In the wake of last winter’s critically divisive “The Last Jedi,” the Star Wars juggernaut released its second standalone film in just six months; this time an origin story of the franchise’s most beloved scoundrel, Han Solo.

A long time ago, in a galaxy far, far away, there was a young man with no regard for conformity. Roguish and handsome, he only wanted adventure, fame and fortune.

Han Solo (Alden Ehrenreich) joins a band of thieves led by Beckett (the unfortunately miscast Woody Harrelson) and attempts a heist of a highly volatile, incredulously expensive hyperfuel source to get in the good graces of gangster Dryden Vos (Paul Bettany).

Along the way, he meddles in flirtation with his childhood sweetheart, Qi’Ra (Emilia Clarke), meets a Wookie, and we finally get answers to the most pressing questions: How did he get his name? How did he meet Lando? And how exactly did he manage the Kessel Run in only 12 parsecs?

Leaving the theater after watching “Solo” felt like eating a bowl of vanilla ice cream at a toppings bar. There was so much opportunity and so many options, but they (Disney, Marvel, writers, producers) chose the safe path with very little flavor. Don’t get me wrong: I love ice cream, and even vanilla is good, but when you have the chance to add sprinkles or syrup, you have to do it.

Alden Ehrenreich was my young actor to watch three years ago when he stole the show in the Coen Brothers’ “Hail, Ceasar!” I wasn’t sold at first when his casting was announced because, let’s be honest, this is a monumentally epic role. The physical resemblance isn’t quite there, and the voice leaves me a little uncertain, but the smirk. The smirk works. Ehrenreich pulls off the swagger and blasé attitude that Harrison Ford made so memorable all those years ago. It takes a little warming up, but by the end you can embrace the new incarnation of Han Solo.

Donald Glover, Emilia Clarke and Woody Harrelson receive mixed reviews. Acting is solid all around, but I wanted to know more about Clarke’s character, and I never bought Harrelson as a “Star Wars” guy. Donald Glover had some big shoes to fill. Not nearly as big as Ehrenreich, but he’s the character that drives the curiosity of the film. I have to admit, I didn’t really care much about any of the others, and I spoiled the ending because I already watched the next six movies over the past 40 years.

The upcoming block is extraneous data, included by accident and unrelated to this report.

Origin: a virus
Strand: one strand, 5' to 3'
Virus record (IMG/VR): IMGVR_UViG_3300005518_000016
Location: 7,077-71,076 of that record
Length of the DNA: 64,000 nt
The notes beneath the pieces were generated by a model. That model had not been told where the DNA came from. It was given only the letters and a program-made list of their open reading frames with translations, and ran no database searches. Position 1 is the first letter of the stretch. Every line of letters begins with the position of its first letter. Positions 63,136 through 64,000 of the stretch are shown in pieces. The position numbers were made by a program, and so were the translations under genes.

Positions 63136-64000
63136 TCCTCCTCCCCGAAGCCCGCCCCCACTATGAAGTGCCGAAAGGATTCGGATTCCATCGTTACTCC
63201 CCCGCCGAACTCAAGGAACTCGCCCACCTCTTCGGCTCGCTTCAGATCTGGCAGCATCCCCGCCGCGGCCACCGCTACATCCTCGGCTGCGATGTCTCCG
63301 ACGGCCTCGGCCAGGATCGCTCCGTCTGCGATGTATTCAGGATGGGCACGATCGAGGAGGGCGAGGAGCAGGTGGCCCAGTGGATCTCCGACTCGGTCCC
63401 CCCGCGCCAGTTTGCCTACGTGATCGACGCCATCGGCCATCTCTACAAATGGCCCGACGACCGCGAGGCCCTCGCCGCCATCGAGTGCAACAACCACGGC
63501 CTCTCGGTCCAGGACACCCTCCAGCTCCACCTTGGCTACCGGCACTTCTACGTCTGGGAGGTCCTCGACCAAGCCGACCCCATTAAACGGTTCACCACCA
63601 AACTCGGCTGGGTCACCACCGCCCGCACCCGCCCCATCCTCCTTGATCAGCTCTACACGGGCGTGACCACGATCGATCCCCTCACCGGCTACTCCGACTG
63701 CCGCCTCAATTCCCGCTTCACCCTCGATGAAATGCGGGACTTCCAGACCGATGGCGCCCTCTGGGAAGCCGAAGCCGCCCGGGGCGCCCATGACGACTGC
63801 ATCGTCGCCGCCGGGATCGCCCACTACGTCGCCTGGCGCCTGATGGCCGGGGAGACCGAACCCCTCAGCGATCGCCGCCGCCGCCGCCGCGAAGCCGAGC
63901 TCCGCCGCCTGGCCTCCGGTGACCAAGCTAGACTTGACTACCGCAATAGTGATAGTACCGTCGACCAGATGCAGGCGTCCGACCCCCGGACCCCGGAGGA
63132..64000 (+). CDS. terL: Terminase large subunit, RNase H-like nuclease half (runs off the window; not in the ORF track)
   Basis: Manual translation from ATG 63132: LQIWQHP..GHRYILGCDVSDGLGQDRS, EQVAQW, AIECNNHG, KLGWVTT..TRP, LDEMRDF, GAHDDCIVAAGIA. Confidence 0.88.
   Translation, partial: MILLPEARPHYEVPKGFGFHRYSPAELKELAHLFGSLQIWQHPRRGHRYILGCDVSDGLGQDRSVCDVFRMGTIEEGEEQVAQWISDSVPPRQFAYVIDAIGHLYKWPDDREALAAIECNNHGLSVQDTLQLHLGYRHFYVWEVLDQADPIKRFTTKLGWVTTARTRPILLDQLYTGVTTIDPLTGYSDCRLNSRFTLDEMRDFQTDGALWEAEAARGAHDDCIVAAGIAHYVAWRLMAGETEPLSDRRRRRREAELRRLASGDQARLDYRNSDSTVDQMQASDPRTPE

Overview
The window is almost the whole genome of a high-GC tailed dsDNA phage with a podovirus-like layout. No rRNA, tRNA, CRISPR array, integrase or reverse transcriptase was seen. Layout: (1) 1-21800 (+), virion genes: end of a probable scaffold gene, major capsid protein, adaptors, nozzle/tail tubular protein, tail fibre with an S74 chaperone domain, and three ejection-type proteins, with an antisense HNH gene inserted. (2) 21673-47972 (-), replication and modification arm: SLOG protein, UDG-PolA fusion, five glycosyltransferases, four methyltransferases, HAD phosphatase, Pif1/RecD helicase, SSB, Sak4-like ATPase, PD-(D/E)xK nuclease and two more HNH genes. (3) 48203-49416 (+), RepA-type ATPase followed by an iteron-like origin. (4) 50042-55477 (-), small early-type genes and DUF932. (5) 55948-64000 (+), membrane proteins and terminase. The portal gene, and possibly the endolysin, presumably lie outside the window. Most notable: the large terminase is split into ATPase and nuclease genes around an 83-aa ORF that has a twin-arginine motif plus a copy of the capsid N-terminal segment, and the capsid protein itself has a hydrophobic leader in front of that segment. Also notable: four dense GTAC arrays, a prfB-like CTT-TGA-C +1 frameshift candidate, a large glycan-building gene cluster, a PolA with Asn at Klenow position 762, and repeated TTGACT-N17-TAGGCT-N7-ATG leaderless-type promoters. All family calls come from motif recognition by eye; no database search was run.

Ron Howard boarded the project to direct last fall after the departure of “The Lego Movie” duo of Phil Lord and Christopher Miller. It was due to creative differences, and I can only imagine that Lord/Miller wanted a bit more of a storyline. Ron Howard is fine, but this isn’t his wheelhouse. I like how they are enlisting a variety of directors for their projects, but they could have done better. Someone more edgy and less established would have made this a stronger performance.

Those who are seeking a continuation of the franchise will detect a slight odor of nostalgia, but mostly you’ll miss the days of old. Disney is on the cusp of oversaturating the Star Wars universe with 2019’s “Episode IX,” and the recently announced Boba Fett origins story, in addition to the rumored projects (Obi-Wan Kenobi, Yoda). I will leave you with this thought: Can you have too much of a good thing? Disney and Marvel say absolutely not. You might enjoy the film, but the luster of the franchise is definitely wearing off.